which being interpreted is, God with us”
When once I mourned a load of sin;
When conscience felt a wound within;
When all my works were thrown away;
When on my knees I knelt to pray,
Then, blissful hour, remembered well,
I learned Thy love, Immanuel.
When storms of sorrow toss my soul;
When waves of care around me roll;
When comforts sink, when joys shall flee;
When hopeless griefs shall gape for me,
One word the tempest’s rage shall quell–
That word, Thy name, Immanuel.
When for the truth I suffer shame;
When foes pour scandal on my name;
When cruel taunts and jeers abound;
When “Bulls of Bashan” gird me round,
Secure within Thy tower I’ll dwell–
When hell enraged lifts up her roar;
When Satan stops my path before;
When fiends rejoice and wait my end;
When legioned hosts their arrows send,
Fear not, my soul, but hurl at hell
Thy battle-cry, Immanuel.
When down the hill of life I go;
When o’er my feet death’s waters flow;
When in the deep’ning flood I sink;
When friends stand weeping on the brink,
I’ll mingle with my last farewell
Thy lovely name, Immanuel.
When tears are banished from mine eye;
When fairer worlds than these are nigh;
When heaven shall fill my ravished sight;
When I shall bathe in sweet delight,
One joy all joys shall far excel,
To see Thy face, Immanuel.
This was written when he was eighteen years old!!! What happened to today’s generation? Why aren’t more youth as truly on fire as Spurgeon was? Note that by “on fire” I do not mean camp retreats, worship nights, prayer nights, and the like, I mean someone as passionate for the truth and for our Lord, Emmanuel. Spurgeon reminds me of David, when he always praised God, then took refuge under His wings, and then found his comfort in Him. This is a majestic poem by Spurgeon which truly communicates what is the most important thing and for what we came to Christ in the first place: for His glory, not our own. We did not come to Him to have our illness taken away, we did not come to Him so we’d be blessed with riches and wealth, we did not come to Him to hear superficially of Him in uplifting, self-motivational sermons…we came to Him to surrender our all. Think about this poem and take it to heart, don’t just think of it as pretty, meditate on it and on its profound lessons and implications. No matter what happens, Emmanuel must be everything to you. Spurgeon rightly says that “If Christ is not all to you He is nothing to you. He will never go into partnership as a part Saviour of men. If He be something He must be everything, and if He be not everything He is nothing to you.”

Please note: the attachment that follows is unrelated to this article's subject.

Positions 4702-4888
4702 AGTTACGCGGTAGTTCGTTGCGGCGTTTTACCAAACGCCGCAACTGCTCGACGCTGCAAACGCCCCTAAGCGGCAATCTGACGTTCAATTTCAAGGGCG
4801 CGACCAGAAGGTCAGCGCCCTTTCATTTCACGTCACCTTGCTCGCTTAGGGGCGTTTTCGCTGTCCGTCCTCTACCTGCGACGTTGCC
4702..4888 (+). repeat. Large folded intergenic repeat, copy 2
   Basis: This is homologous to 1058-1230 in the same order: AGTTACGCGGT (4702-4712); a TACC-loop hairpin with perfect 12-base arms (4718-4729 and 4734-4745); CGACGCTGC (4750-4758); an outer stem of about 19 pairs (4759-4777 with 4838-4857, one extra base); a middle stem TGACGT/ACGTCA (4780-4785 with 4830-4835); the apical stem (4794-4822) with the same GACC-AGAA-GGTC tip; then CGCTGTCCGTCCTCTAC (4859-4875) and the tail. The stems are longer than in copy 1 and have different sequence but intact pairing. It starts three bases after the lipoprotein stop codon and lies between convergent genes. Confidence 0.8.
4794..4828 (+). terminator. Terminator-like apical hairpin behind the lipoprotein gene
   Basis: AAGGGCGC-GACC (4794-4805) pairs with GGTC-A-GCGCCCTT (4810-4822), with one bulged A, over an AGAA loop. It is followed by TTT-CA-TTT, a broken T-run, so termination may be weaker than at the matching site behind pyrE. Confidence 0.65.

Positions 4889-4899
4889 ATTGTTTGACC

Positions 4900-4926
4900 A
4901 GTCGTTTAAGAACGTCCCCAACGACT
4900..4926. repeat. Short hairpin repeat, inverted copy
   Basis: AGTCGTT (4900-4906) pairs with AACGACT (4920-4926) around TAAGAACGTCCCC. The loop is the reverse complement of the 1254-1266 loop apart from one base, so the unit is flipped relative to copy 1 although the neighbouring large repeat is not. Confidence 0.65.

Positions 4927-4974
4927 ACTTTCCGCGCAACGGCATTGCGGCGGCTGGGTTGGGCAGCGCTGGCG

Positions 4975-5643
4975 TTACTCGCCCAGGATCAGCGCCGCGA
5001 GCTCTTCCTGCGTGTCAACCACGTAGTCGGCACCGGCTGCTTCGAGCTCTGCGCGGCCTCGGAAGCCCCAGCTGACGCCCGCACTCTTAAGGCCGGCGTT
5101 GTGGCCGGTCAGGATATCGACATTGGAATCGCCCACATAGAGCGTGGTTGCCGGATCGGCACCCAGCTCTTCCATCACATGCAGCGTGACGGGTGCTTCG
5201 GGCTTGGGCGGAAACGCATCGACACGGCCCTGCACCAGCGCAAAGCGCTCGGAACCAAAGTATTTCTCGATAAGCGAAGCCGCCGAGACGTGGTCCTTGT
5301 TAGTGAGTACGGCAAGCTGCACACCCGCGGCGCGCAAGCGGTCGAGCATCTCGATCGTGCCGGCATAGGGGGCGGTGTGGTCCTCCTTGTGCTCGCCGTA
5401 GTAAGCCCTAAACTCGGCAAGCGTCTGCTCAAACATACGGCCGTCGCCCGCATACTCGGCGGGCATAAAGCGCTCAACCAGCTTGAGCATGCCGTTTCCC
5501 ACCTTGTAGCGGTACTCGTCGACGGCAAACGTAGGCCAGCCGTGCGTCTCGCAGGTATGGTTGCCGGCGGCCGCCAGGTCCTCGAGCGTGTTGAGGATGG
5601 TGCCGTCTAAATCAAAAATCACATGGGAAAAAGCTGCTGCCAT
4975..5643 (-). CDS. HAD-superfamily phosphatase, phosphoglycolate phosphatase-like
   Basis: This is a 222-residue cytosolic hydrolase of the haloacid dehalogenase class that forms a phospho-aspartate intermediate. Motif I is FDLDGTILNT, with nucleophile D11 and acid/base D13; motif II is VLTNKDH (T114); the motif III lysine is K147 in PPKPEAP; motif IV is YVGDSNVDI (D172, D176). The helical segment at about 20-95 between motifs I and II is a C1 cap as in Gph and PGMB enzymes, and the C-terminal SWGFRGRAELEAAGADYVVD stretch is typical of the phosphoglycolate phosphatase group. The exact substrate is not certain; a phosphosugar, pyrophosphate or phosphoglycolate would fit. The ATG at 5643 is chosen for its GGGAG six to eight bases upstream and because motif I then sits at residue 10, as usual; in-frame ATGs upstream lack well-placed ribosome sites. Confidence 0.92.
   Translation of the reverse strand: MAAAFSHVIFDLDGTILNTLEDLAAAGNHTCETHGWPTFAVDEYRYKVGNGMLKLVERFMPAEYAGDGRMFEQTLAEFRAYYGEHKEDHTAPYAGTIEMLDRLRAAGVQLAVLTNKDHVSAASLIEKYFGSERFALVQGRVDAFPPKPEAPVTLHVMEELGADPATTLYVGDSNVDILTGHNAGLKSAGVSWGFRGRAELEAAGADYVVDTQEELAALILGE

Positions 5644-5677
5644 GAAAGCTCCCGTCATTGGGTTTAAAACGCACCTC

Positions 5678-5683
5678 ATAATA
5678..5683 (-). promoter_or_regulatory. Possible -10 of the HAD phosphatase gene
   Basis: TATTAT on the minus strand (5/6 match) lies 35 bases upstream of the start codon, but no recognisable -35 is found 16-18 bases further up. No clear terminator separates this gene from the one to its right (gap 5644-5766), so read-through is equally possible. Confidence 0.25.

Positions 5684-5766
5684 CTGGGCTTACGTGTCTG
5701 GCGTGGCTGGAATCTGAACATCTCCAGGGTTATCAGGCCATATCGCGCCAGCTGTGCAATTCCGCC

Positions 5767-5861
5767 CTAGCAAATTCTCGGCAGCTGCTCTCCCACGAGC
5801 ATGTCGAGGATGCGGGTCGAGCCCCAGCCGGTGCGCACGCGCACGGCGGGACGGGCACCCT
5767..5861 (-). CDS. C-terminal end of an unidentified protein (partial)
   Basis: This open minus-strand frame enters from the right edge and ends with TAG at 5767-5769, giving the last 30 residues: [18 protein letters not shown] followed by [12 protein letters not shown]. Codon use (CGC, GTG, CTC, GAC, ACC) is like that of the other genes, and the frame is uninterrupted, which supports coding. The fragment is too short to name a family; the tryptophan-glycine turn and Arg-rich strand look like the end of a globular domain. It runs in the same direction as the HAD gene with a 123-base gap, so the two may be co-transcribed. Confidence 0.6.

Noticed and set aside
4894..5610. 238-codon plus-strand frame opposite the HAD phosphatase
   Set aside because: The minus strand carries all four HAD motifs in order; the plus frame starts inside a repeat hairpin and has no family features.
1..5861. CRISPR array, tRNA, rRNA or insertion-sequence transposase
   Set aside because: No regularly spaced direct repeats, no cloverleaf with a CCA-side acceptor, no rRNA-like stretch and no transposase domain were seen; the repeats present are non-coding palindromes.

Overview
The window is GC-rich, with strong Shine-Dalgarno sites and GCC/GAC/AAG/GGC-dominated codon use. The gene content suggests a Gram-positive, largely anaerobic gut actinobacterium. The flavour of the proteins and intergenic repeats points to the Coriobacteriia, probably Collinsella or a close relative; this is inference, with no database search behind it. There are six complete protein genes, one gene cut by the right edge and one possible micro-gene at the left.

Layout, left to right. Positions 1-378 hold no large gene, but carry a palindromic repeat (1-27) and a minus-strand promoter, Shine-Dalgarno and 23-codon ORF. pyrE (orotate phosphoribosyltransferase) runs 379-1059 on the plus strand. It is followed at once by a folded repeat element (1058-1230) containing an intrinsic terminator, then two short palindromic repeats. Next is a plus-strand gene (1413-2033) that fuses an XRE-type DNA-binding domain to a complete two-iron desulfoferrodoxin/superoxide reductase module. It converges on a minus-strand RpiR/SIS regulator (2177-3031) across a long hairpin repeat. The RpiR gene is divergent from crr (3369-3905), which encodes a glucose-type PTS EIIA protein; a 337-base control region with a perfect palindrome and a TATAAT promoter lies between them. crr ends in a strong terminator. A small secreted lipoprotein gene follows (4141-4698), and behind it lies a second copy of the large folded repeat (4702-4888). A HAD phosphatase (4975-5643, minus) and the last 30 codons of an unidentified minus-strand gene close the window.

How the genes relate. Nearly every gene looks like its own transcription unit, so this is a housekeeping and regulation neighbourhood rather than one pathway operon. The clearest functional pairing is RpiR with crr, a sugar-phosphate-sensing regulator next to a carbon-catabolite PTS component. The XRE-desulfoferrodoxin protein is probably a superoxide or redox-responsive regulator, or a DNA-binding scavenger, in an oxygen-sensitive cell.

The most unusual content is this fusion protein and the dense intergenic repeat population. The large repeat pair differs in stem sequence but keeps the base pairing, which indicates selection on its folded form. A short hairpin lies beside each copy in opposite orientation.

Christianity is not folding your arms because “Christ did it all.” Christianity is a surrender of your all and a sacrifice and a commitment to war.